Health commissioners in Brighton and Hove have been given a vote of confidence by NHS bosses and taken out of “special measures”.
The announcement came a month after the Brighton and Hove Clinical Commissioning Group (CCG) was rated as a “good” organisation.
CCG bosses said that the decision to entrust more of the key decisions to local NHS staff would free them up to focus more keenly on improving services on the ground.
A year ago the CCG was rated as “inadequate” and deemed to be “failing to discharge its functions”.
As a result it was required to follow “legal directions” – the equivalent of being placed in special measures – and a new top team was brought in.
They included the accountable officer Adam Doyle and the clinical chair David Supple.
Mr Doyle said: “To get out of legal directions has not been easy and we have had to change a lot of things within the organisation very quickly.
“This has been tough but our staff have risen to the challenge and I would like to thank them all for their continued hard work and for the support of our partners across the local health system.”
The CCG had to satisfy NHS bosses about progress in five areas – improving leadership, reviewing governance, developing a capacity and capability action plan, developing a credible commissioning plan and coming up with a plan to improve treatment and A&E waiting times.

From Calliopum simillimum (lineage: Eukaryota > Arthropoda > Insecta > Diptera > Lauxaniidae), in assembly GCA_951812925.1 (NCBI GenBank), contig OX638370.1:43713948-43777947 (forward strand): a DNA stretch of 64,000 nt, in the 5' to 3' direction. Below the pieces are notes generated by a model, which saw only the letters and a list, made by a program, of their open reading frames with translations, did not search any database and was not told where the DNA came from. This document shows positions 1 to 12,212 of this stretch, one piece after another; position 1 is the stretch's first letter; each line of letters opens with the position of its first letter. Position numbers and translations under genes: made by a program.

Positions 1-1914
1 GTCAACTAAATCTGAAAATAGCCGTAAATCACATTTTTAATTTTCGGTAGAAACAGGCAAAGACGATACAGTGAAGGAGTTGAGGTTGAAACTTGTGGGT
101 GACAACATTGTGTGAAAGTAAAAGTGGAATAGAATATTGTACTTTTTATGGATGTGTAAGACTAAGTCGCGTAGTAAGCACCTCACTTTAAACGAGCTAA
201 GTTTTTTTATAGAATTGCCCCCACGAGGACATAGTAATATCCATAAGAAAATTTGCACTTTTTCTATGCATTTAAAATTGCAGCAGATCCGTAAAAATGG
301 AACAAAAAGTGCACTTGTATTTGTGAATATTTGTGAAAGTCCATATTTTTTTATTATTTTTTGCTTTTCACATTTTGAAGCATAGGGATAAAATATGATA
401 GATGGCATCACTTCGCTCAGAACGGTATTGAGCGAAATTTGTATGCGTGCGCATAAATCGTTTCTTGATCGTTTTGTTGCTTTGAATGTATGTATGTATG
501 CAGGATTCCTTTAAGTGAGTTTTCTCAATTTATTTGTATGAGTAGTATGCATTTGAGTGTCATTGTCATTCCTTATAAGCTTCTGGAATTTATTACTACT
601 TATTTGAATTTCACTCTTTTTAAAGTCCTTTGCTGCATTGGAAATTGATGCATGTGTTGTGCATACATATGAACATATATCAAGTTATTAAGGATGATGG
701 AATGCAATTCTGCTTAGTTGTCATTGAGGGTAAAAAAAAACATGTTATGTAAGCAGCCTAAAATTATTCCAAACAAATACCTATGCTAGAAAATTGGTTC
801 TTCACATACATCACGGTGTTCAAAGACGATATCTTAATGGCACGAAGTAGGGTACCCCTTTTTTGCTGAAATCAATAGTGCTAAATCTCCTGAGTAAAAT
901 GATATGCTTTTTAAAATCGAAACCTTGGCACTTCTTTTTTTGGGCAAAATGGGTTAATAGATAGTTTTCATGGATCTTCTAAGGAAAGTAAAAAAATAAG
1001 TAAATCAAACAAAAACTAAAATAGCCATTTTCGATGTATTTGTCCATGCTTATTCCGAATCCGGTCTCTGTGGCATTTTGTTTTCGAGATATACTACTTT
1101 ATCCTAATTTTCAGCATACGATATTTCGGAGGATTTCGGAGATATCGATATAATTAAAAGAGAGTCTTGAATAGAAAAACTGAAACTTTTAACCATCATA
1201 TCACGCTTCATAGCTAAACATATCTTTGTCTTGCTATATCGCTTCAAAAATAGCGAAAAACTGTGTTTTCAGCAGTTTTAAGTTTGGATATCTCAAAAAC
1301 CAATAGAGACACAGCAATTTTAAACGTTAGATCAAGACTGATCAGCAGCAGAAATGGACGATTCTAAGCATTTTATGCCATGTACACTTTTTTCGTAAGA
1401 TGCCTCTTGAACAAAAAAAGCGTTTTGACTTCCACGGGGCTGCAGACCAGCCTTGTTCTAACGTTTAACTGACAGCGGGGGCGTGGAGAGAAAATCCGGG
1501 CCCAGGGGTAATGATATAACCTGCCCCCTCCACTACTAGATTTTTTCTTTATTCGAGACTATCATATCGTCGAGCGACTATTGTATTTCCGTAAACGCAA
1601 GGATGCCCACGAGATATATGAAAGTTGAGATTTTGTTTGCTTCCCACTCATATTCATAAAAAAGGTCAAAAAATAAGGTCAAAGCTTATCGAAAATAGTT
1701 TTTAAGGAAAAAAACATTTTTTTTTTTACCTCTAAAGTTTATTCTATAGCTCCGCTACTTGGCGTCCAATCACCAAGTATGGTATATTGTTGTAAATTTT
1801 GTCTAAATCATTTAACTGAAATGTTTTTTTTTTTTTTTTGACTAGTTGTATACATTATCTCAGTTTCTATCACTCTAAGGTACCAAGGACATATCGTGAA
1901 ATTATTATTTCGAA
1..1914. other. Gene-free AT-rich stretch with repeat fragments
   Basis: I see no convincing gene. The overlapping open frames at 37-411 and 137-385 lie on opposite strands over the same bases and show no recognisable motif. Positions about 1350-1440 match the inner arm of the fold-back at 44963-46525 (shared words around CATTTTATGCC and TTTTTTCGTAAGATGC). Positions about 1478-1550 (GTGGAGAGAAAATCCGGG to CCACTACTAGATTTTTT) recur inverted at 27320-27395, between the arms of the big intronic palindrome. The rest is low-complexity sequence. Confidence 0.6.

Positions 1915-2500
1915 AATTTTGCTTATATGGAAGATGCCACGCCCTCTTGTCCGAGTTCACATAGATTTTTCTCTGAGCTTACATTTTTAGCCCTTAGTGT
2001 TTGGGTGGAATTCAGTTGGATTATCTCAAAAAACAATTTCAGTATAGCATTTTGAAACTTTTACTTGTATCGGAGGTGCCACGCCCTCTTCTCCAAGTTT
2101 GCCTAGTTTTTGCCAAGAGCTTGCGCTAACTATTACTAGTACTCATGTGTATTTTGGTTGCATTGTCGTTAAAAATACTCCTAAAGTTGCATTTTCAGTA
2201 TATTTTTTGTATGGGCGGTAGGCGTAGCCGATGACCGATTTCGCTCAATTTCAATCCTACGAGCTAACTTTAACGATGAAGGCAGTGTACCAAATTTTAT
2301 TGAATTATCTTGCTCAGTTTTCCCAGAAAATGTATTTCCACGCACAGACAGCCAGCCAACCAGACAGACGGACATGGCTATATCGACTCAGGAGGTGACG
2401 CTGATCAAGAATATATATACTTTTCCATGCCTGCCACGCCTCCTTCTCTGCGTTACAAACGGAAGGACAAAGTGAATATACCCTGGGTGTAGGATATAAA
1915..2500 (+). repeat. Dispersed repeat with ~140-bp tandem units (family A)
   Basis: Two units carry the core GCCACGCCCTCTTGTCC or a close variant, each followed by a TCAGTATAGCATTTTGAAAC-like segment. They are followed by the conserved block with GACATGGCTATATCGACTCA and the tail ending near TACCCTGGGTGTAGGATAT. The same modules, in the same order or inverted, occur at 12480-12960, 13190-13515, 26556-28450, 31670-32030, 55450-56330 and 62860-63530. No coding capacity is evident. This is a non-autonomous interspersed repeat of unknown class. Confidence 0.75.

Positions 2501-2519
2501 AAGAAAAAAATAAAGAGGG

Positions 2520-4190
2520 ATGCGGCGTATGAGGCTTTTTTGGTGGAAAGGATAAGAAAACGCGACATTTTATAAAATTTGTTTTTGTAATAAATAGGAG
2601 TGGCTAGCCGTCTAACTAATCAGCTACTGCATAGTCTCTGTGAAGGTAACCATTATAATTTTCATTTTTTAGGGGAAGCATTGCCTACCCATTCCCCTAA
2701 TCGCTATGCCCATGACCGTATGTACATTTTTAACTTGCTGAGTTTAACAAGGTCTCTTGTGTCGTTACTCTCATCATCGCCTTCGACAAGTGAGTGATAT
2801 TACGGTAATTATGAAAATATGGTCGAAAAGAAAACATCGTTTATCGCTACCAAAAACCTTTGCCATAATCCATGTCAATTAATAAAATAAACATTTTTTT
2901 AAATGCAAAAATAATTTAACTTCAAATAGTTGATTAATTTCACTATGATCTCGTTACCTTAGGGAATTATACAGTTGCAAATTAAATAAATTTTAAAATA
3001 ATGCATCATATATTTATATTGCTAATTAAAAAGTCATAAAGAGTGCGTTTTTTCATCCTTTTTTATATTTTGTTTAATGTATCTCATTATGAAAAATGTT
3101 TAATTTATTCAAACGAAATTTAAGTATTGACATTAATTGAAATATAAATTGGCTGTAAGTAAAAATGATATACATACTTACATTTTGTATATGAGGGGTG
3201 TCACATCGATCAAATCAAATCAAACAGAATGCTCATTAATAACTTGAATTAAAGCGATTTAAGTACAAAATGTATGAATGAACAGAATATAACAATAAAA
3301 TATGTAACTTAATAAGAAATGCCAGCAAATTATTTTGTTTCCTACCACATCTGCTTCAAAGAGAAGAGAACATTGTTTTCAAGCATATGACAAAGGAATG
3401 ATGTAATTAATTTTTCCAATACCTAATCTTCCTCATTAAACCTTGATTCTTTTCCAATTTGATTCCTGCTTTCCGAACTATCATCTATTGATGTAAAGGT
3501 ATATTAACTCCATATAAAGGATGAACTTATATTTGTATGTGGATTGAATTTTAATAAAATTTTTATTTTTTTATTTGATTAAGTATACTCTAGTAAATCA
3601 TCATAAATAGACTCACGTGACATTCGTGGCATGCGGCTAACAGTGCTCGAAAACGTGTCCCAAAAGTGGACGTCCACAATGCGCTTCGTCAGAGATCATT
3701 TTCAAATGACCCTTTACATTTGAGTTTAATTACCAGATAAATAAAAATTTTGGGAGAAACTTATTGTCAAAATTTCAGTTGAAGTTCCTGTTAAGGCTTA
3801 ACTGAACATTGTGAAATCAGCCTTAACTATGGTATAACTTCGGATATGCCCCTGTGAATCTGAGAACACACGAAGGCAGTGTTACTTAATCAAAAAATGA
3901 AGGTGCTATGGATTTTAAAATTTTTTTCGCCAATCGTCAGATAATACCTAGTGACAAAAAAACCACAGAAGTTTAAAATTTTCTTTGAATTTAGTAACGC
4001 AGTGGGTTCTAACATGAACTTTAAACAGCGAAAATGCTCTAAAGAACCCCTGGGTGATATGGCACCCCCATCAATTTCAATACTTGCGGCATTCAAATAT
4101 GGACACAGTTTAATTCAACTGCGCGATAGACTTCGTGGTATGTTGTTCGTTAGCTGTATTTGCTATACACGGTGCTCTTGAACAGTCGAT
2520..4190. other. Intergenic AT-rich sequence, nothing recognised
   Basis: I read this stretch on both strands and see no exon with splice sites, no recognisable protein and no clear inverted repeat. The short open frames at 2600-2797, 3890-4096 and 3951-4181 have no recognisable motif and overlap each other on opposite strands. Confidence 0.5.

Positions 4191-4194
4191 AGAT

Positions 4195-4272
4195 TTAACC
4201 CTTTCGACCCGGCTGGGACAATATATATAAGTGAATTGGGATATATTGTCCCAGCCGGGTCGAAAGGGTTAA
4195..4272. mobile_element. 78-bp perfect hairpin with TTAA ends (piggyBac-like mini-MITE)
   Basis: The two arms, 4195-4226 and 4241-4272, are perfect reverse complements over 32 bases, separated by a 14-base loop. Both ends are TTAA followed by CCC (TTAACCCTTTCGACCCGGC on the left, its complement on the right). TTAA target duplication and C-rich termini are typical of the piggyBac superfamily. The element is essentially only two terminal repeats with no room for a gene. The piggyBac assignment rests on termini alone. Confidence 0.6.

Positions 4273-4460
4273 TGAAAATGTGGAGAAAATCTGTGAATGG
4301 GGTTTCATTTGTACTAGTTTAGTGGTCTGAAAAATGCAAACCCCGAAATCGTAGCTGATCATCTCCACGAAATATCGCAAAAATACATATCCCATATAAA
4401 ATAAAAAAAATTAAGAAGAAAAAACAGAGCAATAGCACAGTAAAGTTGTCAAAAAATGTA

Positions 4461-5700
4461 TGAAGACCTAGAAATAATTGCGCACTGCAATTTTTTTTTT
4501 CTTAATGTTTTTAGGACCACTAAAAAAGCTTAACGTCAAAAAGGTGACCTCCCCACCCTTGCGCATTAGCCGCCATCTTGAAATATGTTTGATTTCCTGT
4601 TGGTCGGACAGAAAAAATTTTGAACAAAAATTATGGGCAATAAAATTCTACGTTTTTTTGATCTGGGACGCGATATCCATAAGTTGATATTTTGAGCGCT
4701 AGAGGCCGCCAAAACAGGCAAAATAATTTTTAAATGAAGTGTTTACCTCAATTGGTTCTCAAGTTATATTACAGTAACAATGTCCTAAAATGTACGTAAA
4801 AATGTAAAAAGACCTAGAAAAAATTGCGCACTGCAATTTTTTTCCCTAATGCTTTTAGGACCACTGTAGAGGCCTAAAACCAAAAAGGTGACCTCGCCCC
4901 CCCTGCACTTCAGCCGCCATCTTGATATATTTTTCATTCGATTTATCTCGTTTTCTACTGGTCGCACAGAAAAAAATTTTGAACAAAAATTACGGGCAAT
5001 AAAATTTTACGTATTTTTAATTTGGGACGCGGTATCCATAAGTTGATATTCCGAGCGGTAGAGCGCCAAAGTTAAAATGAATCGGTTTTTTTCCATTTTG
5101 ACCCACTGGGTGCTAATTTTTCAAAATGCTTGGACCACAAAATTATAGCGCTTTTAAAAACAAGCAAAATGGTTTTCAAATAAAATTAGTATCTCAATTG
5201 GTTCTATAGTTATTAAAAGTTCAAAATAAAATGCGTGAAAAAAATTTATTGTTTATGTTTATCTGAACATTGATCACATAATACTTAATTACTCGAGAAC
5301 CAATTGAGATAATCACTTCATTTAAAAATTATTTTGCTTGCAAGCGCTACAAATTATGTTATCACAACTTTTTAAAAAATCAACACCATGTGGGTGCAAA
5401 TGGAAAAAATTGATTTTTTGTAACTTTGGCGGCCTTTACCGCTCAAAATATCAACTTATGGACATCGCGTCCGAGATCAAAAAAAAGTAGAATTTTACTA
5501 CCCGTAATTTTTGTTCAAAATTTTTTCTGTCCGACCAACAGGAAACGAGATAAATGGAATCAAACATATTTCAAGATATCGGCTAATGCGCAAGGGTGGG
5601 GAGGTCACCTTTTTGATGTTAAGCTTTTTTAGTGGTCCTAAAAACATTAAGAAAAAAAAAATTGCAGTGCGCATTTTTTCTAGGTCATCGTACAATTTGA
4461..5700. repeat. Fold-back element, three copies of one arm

Mr Doyle said: “Alongside the changes we have been making within the CCG, we have also been working hard on plans to transform and improve local services across the city for the future.
“We will now be putting all our energy into developing and delivering these plans, alongside the large amount of public engagement we are doing as part of our Big Health and Care Conversation, to ensure local residents continue to have access to sustainable services for years to come.”
Dr Supple said: “This is very positive news for our organisation but it is also good news for our patients as we can now concentrate more freely on what improvements we can make to meet the needs of the local population.
“A particular focus for us will be around improving and transforming primary care which involves GP and other non-hospital services.
“For example, we want to make GP practices across the city more resilient for the future by looking at new ways of working and giving GPs access to greater support.
“We will now be working with our members and the public to develop plans on how we can best achieve this.”
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